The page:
The Microwave Oven, An Accidental Invention
The 1940’s had many technological advances, but there is one invention that most households use today that was discovered quite by accident. Percy Spencer invented the microwave oven. He was employed at Raytheon in 1941 and working with magnetron. In 1945 he was standing by an operating magnetron and the chocolate bar in his pocket melted. He decided to test eggs and then popcorn, and this resulted in popcorn popping all over the room. By 1947, the microwave oven was being sold by Raytheon. In his lifetime, Percy received over 300 patents.
The early microwave ovens were huge in size and cost compared to the small ones we can purchase today. They were about 5 ½ feet tall and weighed over 700 pounds. The average cost were about $5000.00 each. The magnetron tube used had to be water-cooled, so plumbing installations were required. With development, an air-cooled magnetron was developed, so plumbing was no longer an issue.
The first to use these microwaves were the restaurants. Microwaves meant they could keep food fresher longer, and heat when the customer ordered. But, soon households were purchasing them. Raytheon sold their first microwave oven in 1947; Radarange was the name chosen as a result of a contest given to Raytheon’s employees. These first microwaves sold to the public costs averaged about $2500.00. In 2012, we can now purchase a .9 cubic feet microwave as low as $50.00 at your local Walmart!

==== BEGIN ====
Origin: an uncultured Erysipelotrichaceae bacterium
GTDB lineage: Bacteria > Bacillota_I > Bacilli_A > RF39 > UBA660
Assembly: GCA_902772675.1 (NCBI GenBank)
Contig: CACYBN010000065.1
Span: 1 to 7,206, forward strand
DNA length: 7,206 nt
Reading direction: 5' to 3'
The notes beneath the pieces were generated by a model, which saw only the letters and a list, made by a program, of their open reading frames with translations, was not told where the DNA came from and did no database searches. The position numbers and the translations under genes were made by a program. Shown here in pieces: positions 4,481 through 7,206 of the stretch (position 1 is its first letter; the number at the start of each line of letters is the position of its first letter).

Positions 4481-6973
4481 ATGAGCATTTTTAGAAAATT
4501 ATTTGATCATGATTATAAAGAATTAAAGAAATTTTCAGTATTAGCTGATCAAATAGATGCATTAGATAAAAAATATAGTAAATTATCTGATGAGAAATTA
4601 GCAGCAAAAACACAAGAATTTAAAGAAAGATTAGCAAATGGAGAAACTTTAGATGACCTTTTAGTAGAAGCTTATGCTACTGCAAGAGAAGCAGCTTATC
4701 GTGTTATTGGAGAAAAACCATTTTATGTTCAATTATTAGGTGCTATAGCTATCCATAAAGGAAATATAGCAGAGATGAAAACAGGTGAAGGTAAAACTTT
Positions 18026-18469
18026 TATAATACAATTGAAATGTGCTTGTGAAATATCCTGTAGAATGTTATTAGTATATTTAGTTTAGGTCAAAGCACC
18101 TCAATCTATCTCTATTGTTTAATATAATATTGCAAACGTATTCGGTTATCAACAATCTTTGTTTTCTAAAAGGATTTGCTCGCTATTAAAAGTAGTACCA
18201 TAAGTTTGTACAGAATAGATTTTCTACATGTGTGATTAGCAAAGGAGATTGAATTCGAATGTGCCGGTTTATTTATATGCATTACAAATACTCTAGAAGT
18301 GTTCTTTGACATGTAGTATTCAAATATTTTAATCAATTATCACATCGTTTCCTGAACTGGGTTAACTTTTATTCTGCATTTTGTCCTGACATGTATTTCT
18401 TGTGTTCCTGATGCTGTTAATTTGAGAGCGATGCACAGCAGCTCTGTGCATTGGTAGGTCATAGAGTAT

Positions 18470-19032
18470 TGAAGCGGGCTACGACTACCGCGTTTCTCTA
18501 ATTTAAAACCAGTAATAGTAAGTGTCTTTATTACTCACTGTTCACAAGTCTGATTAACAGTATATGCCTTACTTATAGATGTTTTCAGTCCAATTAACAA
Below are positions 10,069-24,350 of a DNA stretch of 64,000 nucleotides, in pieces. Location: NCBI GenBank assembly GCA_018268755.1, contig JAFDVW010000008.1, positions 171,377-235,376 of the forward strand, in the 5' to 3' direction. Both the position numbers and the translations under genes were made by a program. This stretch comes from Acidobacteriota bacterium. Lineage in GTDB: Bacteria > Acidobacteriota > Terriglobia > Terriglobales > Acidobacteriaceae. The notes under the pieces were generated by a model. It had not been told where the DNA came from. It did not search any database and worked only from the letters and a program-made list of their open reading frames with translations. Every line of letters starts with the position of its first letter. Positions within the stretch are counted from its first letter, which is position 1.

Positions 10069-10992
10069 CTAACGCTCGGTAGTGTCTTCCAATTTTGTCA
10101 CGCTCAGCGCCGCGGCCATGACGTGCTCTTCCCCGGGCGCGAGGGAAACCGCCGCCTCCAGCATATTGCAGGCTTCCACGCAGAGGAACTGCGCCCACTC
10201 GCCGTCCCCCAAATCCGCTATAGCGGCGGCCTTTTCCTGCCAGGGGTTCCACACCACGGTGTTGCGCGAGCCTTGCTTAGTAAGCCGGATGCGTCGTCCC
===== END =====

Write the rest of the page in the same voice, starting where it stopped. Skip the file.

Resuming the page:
Percy LeBaron Spencer was born July 19, 1894 in Howland, Maine and died September 8, 1970 in Massachusetts. An aunt and uncle raised him; his father died when he was young and his mother abandoned him. What is amazing about his accomplishments was that he had very little in the way of an education. Percy was always interested in electricity. He was in the US Navy from 1912-1918 and this is where he gained a lot of his knowledge by attending radio school and his experiences while enlisted. For his work he was awarded the Distinguished Public Service Award by the US Navy. He was married to Louise Larsen and had three sons.
On a personal note, I use my microwave daily. In the busy world we live in, it is very nice to be able to put a TV dinner in the microwave, and within minutes have a meal ready to eat. I also use it to heat water for my hot chocolate and to make popcorn. It has been a great time saver and I am very thankful for Percy Spencer and his accomplishments.
Percy Spencer and his family will be in the 1940 census along with many other great scientists and technologists. Please help index the 1940 census so we can quickly discover them and our families! Please visit the 1940 Census webpage to learn how to volunteer and participate in this great endeavor!
“As part of the 1940census.com ambassador program, this blog posts enters me into a drawing for weekly prizes.”